“Vaisampayana said. ‘The large-eyed daughter of Kuntibhoja, Pritha byname, was endued with beauty and every accomplishment. Of rigid vows, shewas devoted to virtue and possessed of every good quality.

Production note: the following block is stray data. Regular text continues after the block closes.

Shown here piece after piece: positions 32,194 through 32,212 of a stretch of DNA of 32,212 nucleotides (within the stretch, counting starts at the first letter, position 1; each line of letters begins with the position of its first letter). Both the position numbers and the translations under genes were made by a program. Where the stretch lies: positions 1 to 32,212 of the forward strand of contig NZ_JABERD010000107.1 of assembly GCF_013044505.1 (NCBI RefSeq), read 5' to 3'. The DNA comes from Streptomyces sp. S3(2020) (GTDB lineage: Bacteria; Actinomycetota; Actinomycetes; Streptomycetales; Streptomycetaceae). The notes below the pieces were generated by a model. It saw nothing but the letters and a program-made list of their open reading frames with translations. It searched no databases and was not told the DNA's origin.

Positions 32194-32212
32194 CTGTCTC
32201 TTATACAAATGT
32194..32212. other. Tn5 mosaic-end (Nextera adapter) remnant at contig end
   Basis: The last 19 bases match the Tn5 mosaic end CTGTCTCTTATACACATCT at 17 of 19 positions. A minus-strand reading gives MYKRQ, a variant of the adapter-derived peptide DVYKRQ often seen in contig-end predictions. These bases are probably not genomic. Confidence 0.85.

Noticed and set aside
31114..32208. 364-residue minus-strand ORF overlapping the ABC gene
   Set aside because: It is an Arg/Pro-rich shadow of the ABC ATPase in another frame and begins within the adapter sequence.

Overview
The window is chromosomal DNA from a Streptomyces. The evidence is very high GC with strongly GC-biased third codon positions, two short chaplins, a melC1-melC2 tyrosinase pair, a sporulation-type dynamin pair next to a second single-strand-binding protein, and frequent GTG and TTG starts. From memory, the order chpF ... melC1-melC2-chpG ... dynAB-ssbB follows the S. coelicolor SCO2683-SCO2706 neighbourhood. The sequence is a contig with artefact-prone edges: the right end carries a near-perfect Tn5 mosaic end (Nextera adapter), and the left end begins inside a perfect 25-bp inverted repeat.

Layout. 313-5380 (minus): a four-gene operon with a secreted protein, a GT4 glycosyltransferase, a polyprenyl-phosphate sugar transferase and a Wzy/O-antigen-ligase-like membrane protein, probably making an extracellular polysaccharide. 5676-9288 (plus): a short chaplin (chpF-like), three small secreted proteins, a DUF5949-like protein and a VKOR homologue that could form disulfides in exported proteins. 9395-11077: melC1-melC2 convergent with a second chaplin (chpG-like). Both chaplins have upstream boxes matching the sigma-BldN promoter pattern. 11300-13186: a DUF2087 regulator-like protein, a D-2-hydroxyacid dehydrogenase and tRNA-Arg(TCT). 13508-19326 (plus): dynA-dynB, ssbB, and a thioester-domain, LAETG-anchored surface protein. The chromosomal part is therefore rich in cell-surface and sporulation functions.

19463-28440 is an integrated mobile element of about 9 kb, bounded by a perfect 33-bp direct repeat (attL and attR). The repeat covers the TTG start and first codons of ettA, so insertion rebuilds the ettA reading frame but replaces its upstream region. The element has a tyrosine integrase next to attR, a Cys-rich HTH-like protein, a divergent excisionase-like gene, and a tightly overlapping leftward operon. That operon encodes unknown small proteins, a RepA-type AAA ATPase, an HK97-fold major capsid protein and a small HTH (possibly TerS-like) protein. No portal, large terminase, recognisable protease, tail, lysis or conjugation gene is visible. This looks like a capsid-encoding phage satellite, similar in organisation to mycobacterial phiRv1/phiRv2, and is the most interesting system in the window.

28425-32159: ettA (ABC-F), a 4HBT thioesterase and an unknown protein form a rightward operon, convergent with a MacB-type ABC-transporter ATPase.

But thoughendued with beauty and youth and every womanly attribute, yet it sohappened that no king asked-for her hand. Her father Kuntibhoja seeingthis, invited, O best of monarchs, the princes and kings of othercountries and desired his daughter to select her husband from among herguests. The intelligent Kunti, entering the amphitheatre, beheldPandu–the foremost of the Bharatas–that tiger among kings–in thatconcourse of crowned heads. Proud as the lion, broad-chested, bull-eyed,endued with great strength, and outshining all other monarchs insplendour, he looked like another Indra in that royal assemblage. Theamiable daughter of Kuntibhoja, of faultless features, beholdingPandu–that best of men–in that assembly, became very much agitated. Andadvancing with modesty, all the while quivering with emotion, she placedthe nuptial garland about Pandu’s neck. The other monarchs, seeing Kuntichoose Pandu for her lord, returned to their respective kingdoms onelephants, horses and cars, as they had come. Then, O king, the bride’sfather caused the nuptial rites to be performed duly. The Kuru princeblessed with great good fortune and the daughter of Kuntibhoja formed acouple like Maghavat and Paulomi (the king and queen of the celestials).And, O best of Kuru monarchs, king Kuntibhoja, after the nuptials wereover, presented his son-in-law with much wealth and sent him back to hiscapital. Then the Kuru prince Pandu, accompanied by a large force bearingvarious kinds of banners and pennons, and eulogised by Brahmanas andgreat Rishis pronouncing benedictions, reached his capital. And afterarriving at his own palace, he established his queen therein.'”